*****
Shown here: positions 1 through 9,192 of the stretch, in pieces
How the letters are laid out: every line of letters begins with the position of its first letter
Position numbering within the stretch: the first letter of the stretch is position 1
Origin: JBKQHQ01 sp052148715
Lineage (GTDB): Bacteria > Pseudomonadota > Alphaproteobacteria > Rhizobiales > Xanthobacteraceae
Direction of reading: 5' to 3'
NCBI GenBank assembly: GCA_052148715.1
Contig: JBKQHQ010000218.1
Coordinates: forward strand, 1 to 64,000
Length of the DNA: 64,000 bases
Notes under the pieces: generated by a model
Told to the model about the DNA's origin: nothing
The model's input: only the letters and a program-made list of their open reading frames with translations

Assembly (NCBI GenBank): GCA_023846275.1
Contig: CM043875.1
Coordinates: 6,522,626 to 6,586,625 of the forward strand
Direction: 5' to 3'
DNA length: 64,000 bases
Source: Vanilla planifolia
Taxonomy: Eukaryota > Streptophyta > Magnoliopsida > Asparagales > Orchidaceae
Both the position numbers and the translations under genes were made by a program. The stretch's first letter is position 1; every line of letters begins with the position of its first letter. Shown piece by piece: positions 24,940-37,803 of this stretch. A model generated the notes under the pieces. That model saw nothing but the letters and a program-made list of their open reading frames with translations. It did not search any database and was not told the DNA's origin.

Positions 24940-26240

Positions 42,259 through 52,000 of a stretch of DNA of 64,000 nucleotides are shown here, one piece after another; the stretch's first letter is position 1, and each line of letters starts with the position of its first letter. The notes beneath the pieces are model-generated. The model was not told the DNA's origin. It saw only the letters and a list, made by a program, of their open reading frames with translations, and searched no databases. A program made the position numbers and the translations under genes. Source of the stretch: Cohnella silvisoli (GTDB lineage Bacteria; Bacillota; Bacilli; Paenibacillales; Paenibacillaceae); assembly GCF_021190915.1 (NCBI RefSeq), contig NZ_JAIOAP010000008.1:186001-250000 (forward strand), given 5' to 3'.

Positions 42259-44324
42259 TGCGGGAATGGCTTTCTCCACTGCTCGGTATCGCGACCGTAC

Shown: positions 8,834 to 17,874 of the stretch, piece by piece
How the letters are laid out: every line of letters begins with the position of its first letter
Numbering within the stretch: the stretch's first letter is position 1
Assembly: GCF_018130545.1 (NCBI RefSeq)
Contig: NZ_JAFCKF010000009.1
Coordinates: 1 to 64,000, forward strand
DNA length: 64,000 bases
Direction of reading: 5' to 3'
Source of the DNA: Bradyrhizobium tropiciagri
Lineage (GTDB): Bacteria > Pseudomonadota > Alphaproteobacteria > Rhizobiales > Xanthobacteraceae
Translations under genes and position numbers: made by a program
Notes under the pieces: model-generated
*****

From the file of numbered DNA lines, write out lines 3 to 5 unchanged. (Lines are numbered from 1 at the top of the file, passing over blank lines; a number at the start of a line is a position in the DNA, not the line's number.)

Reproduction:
Position numbering within the stretch: the first letter of the stretch is position 1
Origin: JBKQHQ01 sp052148715
Lineage (GTDB): Bacteria > Pseudomonadota > Alphaproteobacteria > Rhizobiales > Xanthobacteraceae